Someone is always looking for a scapegoat for systemic issues. Video games, in particular, are a good target. They fit quite snugly over the generational gaps that often are the crux of whatever issue needs a finger pointed at it. This time around, video games are now being examined as the reason young people are not as financially successful as their elders. When you set up shop in a vacuum and refuse to look beyond the surface, sure, there are a ton of younger people, millennials if you will, working less hours for less money and playing more cumulative hours of video games. Sure, there is a correlation, a line to be drawn between these two statistics. But it is not a direct causation. Video games are not causing millennials to work less, millennials are working less because the economy sucks, the workforce is toxic and videogames just happen to be there are a tangible escape from reality that offers relaxation, intellectual stimulation and even community.
I am specifically reacting to a recent piece in The Economist, by Ryan Avent, called “Escape to Another World.” Avent, using economic knowledge, jargon and “gamer” testimony, explores the issue with a nuance and depth I cannot get into here, so definitely read it. Rather than quote-mine the piece like I’m writing a college essay in response, I intend to use this piece as a springboard into my own take on the issue. You see, I myself am a millennial, and I’m getting pretty sick and tired of all my and my peers problems being blamed on us, by people who are actually responsible for this mess.
I play a lot of video games. Always have, always will. Gaming is an extension of my love for storytelling, one I can reach out and touch, interact with, control. It’s a way to find new perspectives and really feel like I’m walking in someone else’s shoes, even if all I’m actually doing is holding a chunk of plastic in my hands and pressing buttons. I also, in addition to channeling my passion for video games into this here writing business, have a day job in an office. I’m one of the lucky ones, able to squeak by with a living wage.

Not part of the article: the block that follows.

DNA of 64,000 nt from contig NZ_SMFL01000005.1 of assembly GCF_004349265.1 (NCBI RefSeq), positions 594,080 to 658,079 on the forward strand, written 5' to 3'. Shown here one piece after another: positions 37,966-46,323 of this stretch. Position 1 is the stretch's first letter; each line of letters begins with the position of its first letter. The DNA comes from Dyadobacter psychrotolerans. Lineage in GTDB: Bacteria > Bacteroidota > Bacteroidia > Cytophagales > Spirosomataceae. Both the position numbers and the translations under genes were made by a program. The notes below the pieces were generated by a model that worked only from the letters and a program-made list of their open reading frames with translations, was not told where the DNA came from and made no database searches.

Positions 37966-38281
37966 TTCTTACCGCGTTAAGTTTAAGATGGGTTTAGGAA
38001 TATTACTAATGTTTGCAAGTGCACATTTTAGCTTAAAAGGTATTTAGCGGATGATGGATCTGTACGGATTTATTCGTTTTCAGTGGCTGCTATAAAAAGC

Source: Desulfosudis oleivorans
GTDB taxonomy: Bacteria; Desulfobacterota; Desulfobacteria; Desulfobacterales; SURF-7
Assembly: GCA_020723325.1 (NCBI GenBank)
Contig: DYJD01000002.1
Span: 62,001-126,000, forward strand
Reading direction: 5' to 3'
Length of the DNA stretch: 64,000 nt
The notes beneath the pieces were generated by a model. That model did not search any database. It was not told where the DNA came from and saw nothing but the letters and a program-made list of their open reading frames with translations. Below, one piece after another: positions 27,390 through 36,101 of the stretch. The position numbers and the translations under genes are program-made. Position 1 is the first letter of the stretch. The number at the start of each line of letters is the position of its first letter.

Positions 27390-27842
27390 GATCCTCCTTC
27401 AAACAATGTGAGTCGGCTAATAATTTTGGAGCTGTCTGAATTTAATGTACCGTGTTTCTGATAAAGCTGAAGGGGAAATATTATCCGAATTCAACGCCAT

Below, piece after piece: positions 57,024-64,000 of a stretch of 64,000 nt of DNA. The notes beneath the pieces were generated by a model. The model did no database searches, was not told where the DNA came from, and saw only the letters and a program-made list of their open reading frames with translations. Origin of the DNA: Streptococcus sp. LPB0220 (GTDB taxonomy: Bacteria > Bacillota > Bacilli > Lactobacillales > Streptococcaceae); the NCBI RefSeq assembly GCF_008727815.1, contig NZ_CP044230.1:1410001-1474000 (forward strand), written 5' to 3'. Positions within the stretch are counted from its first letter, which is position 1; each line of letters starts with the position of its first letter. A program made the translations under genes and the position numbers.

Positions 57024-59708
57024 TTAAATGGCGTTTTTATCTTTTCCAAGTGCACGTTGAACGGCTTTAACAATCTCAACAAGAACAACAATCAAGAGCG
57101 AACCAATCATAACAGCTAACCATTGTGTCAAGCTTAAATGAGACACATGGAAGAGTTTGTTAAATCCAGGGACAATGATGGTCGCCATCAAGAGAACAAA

I didn’t get the jobs I have because of my hard work. I didn’t get the jobs I have because of my college degree. These are factors, but not the linear path. Through meeting people and establishing connections, through knowing the right people and through simply being lucky, I have what I have. I know plenty of people who work as hard or harder than I do, as smart or smarter than I am, who have yet to hit the mark. And guess what – we all play video games.
Video games, like literally any other piece of media, are an escape. An escape from the harshness of reality, an escape from poverty, hunger, fear, dread. Games are an escape from deadlines and due dates, balances and receipts. So are books, movies, exercise, so on and so forth. None of these mechanisms of play and escape are the direct cause of millennial job difficulties. They represent a roof over the head in the middle of a thunderstorm.
The real problem is the continued fallout from the recession, the continued abuse of the working class at the hands of the business owners, those with their hands on the keys, those who offer unpaid internships, minimum wage and crappy benefits. Who wants to kill themselves to spend eight hours every day so some people in suits can reap the benefits instead of you? Does it really shock people that some would rather earn just enough to eat and play Destiny with their friends and not bother with anything else? Someone like me, in their 20s, used to the world being as crappy as it can be (especially if, unlike me, you aren’t white or male), looks at working 40 hours a week for a pittance, says, “No thanks,” and that’s our fault? Please.
My generation has a lot to figure out, as does the one after mine. We have the burden of American excess resting squarely on our shoulders, all the while being told left and right it’s our fault. We’re lazy, we’re violent, and we play too many video games. Maybe the reason young people play so many video games is because it’s a more engaging use of our time than killing ourselves to put out all the fires. Maybe sitting down to meet up with our friends online during our leisure is more emotionally fruitful than spending even more time at the office at boring work functions or hanging out at horse races or whatever with the management and listening to boomers groan about taxes. The problem isn’t video games, or us. The problem is, well, imagine me going outside and waving my arms toward my entire surroundings.